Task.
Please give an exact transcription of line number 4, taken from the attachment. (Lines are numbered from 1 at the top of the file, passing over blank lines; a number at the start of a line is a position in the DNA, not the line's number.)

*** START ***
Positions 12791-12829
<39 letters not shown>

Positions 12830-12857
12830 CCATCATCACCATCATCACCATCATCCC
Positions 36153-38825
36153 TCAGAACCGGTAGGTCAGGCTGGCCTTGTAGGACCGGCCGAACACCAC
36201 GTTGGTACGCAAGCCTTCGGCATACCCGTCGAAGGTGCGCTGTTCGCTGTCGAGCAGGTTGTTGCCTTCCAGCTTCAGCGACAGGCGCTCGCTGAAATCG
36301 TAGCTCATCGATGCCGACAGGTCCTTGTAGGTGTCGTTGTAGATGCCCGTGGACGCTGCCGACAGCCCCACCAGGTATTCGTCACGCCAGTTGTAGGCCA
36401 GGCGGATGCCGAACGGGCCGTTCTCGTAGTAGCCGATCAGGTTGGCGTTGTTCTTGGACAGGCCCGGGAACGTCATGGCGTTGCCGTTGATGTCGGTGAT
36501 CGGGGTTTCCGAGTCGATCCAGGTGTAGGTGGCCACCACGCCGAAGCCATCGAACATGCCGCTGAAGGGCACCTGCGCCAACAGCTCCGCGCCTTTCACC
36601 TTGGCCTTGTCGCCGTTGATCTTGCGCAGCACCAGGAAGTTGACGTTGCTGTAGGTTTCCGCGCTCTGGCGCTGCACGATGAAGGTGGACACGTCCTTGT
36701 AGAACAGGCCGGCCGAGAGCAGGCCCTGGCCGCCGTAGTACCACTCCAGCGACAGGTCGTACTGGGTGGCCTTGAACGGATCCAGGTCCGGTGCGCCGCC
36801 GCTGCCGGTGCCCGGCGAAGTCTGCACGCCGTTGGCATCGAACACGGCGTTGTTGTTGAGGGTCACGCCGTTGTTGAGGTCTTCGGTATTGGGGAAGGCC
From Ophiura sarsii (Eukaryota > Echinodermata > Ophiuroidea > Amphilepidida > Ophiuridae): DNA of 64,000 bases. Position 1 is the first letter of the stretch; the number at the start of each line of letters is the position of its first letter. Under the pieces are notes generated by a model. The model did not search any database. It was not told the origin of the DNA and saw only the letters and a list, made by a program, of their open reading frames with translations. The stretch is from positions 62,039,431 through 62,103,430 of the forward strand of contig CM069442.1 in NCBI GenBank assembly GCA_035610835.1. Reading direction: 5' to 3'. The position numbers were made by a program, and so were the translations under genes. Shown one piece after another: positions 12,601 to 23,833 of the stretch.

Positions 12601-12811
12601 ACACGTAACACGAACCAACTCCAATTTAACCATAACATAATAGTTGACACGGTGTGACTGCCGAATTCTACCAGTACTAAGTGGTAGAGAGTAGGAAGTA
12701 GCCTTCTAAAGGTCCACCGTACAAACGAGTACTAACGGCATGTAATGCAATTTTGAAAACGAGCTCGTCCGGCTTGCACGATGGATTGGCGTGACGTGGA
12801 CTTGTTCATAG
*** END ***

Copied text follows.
12830 CCATCATCACCATCATCACCATCATCCC